There are some advanced tricks. If you’re a Firefox user, Pocket is sort of baked in. You can use a bookmarklet instead of an extension if you’re into that sort of thing. You can have Alexa and Hey Google add things to Pocket. You can integrate it with note taking apps like Evernote. You can use IFTTT to make it so that when you bookmark something in Feedly or star something on Reddit or favorite a tweet, links are ferreted out and added to your Pocket list.
But none of that is necessary or even close to as useful and magical as the simple, basic use case: giving your future self the gift of something good to read.
My sister is a nurse practitioner who runs a wound care clinic (think hard-to-heal problems like diabetic ulcers and bed sores). She has a nearly infinite array of cutting edge creams and bandages and therapies at her disposal — the result of decades of scientific medical research costing untold billions of dollars.
And yet one of the best infection preventatives for flesh wounds she knows of is something I had for breakfast this morning — honey. Plain old bee food. Honey is remarkably antimicrobial, tends to stick around (ha!) and create an airtight seal on top of wounds, has no side effects to speak of, and doesn’t create antibiotic resistant super-bacteria (bonus!).
Now that the science has been done, she and other doctors can prescribe honey (medical grade honey is tested to ensure it’s clean and pathogen free, but is otherwise identical to any raw honey you can buy in the store) and feel good about it.
But it wasn’t that long ago that she would have been laughed out of the room for suggesting that (for example) honey is the anchor of a legitimate and very effective post-surgical would care regimen.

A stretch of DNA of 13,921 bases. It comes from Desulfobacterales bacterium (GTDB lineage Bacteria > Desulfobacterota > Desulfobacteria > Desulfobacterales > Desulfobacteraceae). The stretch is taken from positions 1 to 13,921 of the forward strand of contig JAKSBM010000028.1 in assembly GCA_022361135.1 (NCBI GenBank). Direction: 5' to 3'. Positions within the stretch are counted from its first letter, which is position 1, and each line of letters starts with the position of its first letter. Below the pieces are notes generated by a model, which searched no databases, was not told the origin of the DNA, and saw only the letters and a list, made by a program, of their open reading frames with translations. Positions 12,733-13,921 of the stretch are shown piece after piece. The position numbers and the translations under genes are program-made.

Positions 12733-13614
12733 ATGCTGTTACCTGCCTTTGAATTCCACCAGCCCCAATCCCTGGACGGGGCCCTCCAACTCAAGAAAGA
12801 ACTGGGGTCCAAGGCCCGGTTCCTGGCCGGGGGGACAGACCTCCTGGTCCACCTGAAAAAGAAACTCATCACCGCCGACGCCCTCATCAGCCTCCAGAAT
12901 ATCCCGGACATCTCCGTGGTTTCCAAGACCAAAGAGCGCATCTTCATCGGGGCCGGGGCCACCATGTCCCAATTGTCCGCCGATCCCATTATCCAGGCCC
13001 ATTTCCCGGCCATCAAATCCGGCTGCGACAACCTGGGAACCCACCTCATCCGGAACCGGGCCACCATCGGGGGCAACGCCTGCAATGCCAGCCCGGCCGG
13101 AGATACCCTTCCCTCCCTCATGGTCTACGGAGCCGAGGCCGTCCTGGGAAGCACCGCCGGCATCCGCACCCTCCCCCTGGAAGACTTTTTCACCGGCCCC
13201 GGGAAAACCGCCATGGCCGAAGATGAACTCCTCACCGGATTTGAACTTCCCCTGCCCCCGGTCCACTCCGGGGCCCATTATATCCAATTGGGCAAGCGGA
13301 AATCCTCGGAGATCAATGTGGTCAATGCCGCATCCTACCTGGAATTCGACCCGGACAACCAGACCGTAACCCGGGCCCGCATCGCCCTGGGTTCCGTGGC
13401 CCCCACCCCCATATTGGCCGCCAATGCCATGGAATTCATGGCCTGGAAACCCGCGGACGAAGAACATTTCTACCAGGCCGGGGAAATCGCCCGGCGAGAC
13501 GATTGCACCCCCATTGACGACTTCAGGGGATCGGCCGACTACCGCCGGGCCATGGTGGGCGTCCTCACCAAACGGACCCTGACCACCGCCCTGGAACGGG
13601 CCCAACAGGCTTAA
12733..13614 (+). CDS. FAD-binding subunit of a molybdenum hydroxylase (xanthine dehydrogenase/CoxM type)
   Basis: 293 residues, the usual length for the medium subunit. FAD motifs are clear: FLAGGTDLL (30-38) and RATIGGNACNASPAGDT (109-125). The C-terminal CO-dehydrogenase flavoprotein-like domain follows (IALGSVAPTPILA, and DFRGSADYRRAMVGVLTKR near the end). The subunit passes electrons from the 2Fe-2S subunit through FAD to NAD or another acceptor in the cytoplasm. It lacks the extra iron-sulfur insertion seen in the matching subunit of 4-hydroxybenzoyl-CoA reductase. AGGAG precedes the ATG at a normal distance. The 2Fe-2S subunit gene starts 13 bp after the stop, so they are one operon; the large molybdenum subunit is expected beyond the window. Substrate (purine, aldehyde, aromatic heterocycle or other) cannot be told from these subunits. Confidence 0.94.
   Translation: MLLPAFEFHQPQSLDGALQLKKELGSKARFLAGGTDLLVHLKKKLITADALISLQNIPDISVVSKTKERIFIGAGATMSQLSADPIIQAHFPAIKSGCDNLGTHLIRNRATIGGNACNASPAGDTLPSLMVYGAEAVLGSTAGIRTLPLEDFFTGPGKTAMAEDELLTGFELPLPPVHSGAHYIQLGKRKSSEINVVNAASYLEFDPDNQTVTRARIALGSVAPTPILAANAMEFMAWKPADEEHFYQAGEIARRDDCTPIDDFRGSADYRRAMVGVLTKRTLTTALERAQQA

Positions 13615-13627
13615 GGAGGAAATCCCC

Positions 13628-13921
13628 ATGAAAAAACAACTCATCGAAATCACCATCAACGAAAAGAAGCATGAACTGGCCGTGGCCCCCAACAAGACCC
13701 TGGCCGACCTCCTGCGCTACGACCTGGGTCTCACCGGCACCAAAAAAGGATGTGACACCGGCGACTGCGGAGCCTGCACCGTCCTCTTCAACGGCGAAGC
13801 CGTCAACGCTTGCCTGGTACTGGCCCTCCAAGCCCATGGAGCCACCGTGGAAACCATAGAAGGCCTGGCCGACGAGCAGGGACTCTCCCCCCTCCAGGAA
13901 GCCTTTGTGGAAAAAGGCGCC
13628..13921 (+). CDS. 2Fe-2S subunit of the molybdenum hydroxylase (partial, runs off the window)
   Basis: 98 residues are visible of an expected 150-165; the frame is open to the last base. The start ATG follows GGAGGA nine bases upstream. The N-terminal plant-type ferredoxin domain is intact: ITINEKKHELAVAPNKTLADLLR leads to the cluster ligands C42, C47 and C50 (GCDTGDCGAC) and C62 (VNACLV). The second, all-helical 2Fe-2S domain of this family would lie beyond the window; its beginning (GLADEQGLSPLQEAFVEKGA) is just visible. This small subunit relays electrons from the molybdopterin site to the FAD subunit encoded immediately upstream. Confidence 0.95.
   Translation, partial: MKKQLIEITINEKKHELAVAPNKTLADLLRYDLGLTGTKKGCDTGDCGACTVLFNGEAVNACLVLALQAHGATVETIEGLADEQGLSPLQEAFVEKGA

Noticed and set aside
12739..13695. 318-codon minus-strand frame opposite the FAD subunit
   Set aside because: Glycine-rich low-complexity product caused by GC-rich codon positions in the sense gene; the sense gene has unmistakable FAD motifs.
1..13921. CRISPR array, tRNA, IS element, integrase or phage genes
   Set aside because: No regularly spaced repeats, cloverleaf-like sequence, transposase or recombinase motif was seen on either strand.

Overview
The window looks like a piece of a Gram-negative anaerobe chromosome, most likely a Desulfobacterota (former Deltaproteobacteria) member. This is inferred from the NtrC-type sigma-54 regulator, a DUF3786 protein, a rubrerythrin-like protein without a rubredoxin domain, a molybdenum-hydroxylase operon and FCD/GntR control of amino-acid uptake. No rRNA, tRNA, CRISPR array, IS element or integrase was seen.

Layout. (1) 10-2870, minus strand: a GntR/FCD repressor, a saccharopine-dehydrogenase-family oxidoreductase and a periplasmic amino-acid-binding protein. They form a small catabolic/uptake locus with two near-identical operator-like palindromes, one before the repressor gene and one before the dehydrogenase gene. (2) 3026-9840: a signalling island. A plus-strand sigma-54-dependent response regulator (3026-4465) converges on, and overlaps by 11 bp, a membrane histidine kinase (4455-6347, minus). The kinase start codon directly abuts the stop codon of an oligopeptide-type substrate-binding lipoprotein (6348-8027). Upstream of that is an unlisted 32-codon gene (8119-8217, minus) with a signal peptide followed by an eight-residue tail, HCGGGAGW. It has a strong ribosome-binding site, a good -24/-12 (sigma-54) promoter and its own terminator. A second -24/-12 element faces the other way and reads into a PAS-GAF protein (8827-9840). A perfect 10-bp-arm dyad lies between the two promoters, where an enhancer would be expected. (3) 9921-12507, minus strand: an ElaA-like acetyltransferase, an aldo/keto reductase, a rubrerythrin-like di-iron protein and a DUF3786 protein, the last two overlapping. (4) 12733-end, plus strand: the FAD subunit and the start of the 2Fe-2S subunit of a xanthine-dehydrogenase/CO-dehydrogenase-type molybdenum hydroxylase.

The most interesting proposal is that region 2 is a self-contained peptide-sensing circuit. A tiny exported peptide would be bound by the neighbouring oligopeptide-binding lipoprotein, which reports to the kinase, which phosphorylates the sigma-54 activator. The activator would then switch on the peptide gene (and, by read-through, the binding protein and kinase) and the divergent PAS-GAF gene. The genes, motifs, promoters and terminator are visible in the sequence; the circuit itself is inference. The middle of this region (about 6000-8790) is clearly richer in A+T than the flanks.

At some magical point in the recent past, honey sold its house in the unincorporated village of Oldwivestaleton and bought a new penthouse condo in downtown Respected Science, and its new neighbors all started pretending it had been there the whole time.
This phenomenon — where something that once tended to be ridiculed as laughable becomes mainstream, data-backed, good science — is fascinating to me.
Some other examples that come to mind:
Meditation used to be a joke; now it’s prescribed by medical doctors as a way to reduce cortisol.
The richest people in the world really do get together in a once-secret, allegedly debaucherous place called Bohemian Grove that for years was a central plank in many conspiracy theories.
When Dr. Ignaz Semmelweis recommended that doctors could prevent deadly infections by washing their hands, he was ridiculed and ostracized by the medical community. He died after being beaten in the mental asylum he was later committed to [~5 minute read].
Plate tectonics (the theory of how the continents and other parts of the surface of the earth move around on the underlying magma) was thought ridiculous for decades before the evidence started to pile up. Its outspoken detractors included a little-known genius called Albert Einstein. Similar stories for heliocentrism (the Earth revolves around the sun rather than the other way around), evolution, electricity, radiation, and a bunch of other old world mysteries.